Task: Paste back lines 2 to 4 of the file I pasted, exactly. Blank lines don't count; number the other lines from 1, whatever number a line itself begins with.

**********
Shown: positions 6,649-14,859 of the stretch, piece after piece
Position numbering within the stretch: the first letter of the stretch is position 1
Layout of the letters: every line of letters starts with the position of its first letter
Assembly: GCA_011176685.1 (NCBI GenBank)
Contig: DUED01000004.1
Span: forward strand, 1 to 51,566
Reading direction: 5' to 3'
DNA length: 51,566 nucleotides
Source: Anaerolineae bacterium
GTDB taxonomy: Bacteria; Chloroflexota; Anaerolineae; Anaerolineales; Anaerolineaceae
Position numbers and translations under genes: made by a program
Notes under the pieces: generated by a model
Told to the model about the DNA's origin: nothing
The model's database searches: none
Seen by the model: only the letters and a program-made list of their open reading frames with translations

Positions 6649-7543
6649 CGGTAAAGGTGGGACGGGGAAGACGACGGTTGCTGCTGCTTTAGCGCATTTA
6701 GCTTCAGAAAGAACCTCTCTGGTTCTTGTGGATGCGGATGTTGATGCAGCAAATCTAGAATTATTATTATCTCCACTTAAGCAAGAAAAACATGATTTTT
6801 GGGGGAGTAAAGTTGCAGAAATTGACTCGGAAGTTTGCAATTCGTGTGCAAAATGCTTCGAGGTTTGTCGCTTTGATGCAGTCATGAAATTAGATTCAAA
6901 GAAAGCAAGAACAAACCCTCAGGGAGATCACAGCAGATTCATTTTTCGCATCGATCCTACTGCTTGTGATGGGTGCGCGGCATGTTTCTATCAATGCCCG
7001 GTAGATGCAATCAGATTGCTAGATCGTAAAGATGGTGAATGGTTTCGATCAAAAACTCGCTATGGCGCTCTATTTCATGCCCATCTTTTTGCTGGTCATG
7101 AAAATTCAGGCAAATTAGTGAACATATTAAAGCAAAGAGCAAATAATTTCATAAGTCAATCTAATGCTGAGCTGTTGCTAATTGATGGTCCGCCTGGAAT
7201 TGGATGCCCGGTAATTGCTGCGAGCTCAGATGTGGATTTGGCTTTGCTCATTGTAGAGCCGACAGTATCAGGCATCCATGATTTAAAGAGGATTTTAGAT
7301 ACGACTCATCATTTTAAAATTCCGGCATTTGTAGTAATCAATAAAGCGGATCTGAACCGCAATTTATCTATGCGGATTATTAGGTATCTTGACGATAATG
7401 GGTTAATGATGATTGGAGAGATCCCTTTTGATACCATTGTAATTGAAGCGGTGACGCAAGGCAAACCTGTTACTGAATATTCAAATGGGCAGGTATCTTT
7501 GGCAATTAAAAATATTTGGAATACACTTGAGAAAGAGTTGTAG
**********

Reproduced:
Position numbering within the stretch: the first letter of the stretch is position 1
Layout of the letters: every line of letters starts with the position of its first letter
Assembly: GCA_011176685.1 (NCBI GenBank)